What Health and Safety Training do Schools and Colleges need?
Unfortunately, there is no simple list of the training which schools and colleges need to provide for their staff.This is because no two colleges or schools are on identical sites, doing identical tasks, in identical ways with identical people.These variations result in different levels of risk and often require different control measures. The training provided therefore needs to take account of these differences.
The purpose of providing health & safety training to employees is to establish, maintain or enhance the individual's competence. The type and level of health and safety training which trustees, governors, directors, managers and employees will require will depend upon:
- the requirements of their job;
- the level of risk they are exposed to;
- their previous experience;
- the frequency with which they will use the knowledge/skills gained from training.
- findings of hazard registers identifying key tasks (and by association areas requiring competence);
- findings of risk assessments;
- industry standards (e.g. CLEAPSS, DATA etc.);
- job descriptions (note these are often vague on actual duties and therefore of limited use).
- health and safety induction;
- fire safety awareness.
- health and safety awareness for managers - basic understanding of role and responsibilities, types of systems required etc.;
- general risk assessment - they may need other specialisms such as manual handling assessor, COSHH assessor etc.;
- accident investigation.
Job requirements for school and college employees fall into two main categories. Those associated with performing the actual duties of the job safely, such as working on step-ladders, unblocking drains etc. and the safety management tasks of managers and supervisors (e.g. policy development, risk assessment, inspection, accident investigation etc.).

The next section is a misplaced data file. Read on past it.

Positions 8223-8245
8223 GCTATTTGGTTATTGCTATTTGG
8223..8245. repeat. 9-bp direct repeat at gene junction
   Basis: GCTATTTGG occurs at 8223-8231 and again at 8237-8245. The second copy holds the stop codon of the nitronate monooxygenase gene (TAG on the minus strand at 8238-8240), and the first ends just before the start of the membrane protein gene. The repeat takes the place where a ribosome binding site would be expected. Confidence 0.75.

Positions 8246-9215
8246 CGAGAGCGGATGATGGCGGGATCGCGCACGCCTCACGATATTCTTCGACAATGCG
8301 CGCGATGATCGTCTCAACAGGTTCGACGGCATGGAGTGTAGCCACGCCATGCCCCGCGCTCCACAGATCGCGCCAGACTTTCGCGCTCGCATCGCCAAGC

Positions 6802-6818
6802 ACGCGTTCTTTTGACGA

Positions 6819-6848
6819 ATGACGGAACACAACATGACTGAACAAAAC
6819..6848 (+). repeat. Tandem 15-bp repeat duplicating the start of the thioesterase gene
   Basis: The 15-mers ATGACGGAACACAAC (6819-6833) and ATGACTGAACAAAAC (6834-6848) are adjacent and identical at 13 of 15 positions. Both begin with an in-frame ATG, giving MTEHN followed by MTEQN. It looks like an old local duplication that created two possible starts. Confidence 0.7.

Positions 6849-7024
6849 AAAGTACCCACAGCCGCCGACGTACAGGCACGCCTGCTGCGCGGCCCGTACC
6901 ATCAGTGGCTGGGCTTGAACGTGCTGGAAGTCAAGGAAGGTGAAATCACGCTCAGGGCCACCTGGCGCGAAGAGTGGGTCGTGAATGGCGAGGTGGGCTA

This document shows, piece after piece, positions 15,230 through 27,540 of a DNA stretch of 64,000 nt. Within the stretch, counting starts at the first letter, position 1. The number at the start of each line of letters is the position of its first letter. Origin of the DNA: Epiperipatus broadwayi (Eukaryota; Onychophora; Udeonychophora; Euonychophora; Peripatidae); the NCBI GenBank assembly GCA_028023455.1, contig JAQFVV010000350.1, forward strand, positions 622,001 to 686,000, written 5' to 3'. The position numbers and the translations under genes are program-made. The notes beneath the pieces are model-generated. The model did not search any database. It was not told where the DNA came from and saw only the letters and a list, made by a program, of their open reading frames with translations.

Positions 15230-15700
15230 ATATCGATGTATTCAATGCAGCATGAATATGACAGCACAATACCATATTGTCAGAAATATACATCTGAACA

Level of risk
The greater the level of risk to which an employee is exposed during their work, the higher the level of competence their employer needs to ensure they have to minimise the likelihood of an accident.
If an employee has extensive experience of an activity then they may not require as much training and development as a new member of the school or college's staff. Conversely an employee's previous experience may not be helpful if it includes working using unsafe practices, as these may be difficult to change. The employer must ensure that their staff are competent to undertake the tasks which they have been allocated.
Frequency of use of training/knowledge/skills
People's ability to retain information and skills deteriorates with the passage of time.Therefore, school and college employees who only undertake tasks infrequently need to be trained more often than those who repeat them regularly.
Type of Training
The term "training" is widely used to cover a range of activities including providing employees with information, giving them instruction and formal or informal training courses/sessions. The type of training which is required will depend on the level of risk to which the school or college's staff are exposed. In some cases it may be that a mixture of types is appropriate. For example if a task was high risk it is likely that the employees would need to attend formal training to initially develop their competence. Toolbox talks (short informal sessions at the workplace) might then be held at regular intervals to reinforce particular parts of the training.
How do I Identify the Training my School or College's Staff Require?
The best way to establish the training needs of your staff is to develop a competency matrix or matrices. These show the the training which is required for various job roles. The information used to develop the matrices can come from a number of sources:
There are some basic competencies which appear on all competency matrices:
Managers and supervisors will need to have competence to manage the risks of the activities which their staff undertake. They will therefore need at least the following competencies:
Senior managers, governors and trustees with responsibility for health and safety should have a greater depth of knowledge, so that they can set the direction for the school or college and effectively monitor its health and safety performance. We would recommend that a suitable minimum level of course for these individuals is the Institution of Occupational Safety and Health's (IOSH) Managing Safely. This course would also be appropriate for the school or college's health and safety co-ordinator ( the person delegated to have oversight of the Safety Management System on behalf of the principal or headteacher).
Information on the health and safety and fire safety training courses which we offer can be found via the links below: